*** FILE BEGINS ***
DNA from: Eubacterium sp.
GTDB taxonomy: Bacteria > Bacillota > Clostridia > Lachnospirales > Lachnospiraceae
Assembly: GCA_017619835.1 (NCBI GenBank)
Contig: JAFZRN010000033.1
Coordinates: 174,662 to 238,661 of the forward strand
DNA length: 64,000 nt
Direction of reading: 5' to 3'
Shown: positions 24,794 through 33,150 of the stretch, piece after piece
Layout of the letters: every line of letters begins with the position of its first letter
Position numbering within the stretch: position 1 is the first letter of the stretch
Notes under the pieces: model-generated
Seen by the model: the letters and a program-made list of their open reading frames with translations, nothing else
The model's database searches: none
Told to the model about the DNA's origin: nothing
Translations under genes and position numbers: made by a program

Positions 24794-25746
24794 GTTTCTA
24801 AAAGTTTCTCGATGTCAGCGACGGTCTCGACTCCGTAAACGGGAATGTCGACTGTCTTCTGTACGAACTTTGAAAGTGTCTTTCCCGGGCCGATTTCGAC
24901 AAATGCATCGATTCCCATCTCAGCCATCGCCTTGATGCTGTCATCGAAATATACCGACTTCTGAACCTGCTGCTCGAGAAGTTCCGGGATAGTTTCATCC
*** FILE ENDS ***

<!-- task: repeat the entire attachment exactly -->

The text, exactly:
DNA from: Eubacterium sp.
GTDB taxonomy: Bacteria > Bacillota > Clostridia > Lachnospirales > Lachnospiraceae
Assembly: GCA_017619835.1 (NCBI GenBank)
Contig: JAFZRN010000033.1
Coordinates: 174,662 to 238,661 of the forward strand
DNA length: 64,000 nt
Direction of reading: 5' to 3'
Shown: positions 24,794 through 33,150 of the stretch, piece after piece
Layout of the letters: every line of letters begins with the position of its first letter
Position numbering within the stretch: position 1 is the first letter of the stretch
Notes under the pieces: model-generated
Seen by the model: the letters and a program-made list of their open reading frames with translations, nothing else
The model's database searches: none
Told to the model about the DNA's origin: nothing
Translations under genes and position numbers: made by a program

Positions 24794-25746
24794 GTTTCTA
24801 AAAGTTTCTCGATGTCAGCGACGGTCTCGACTCCGTAAACGGGAATGTCGACTGTCTTCTGTACGAACTTTGAAAGTGTCTTTCCCGGGCCGATTTCGAC
24901 AAATGCATCGATTCCCATCTCAGCCATCGCCTTGATGCTGTCATCGAAATATACCGACTTCTGAACCTGCTGCTCGAGAAGTTCCGGGATAGTTTCATCC